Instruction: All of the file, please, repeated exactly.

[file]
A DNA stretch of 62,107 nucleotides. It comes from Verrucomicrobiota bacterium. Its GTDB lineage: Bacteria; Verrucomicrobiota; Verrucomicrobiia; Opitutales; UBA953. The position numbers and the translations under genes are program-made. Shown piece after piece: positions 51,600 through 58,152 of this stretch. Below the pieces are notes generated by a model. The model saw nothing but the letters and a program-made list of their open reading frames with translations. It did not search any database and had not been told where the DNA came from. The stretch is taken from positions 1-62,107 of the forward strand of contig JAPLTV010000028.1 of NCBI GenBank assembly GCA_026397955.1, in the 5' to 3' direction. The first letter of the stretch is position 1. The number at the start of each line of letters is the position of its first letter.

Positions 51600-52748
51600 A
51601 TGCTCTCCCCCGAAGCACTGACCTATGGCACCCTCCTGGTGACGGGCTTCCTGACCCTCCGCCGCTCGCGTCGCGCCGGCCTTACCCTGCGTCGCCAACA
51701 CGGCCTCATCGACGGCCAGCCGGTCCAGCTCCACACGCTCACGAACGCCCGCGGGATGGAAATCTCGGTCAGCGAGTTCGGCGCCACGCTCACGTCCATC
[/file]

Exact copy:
A DNA stretch of 62,107 nucleotides. It comes from Verrucomicrobiota bacterium. Its GTDB lineage: Bacteria; Verrucomicrobiota; Verrucomicrobiia; Opitutales; UBA953. The position numbers and the translations under genes are program-made. Shown piece after piece: positions 51,600 through 58,152 of this stretch. Below the pieces are notes generated by a model. The model saw nothing but the letters and a program-made list of their open reading frames with translations. It did not search any database and had not been told where the DNA came from. The stretch is taken from positions 1-62,107 of the forward strand of contig JAPLTV010000028.1 of NCBI GenBank assembly GCA_026397955.1, in the 5' to 3' direction. The first letter of the stretch is position 1. The number at the start of each line of letters is the position of its first letter.

Positions 51600-52748
51600 A
51601 TGCTCTCCCCCGAAGCACTGACCTATGGCACCCTCCTGGTGACGGGCTTCCTGACCCTCCGCCGCTCGCGTCGCGCCGGCCTTACCCTGCGTCGCCAACA
51701 CGGCCTCATCGACGGCCAGCCGGTCCAGCTCCACACGCTCACGAACGCCCGCGGGATGGAAATCTCGGTCAGCGAGTTCGGCGCCACGCTCACGTCCATC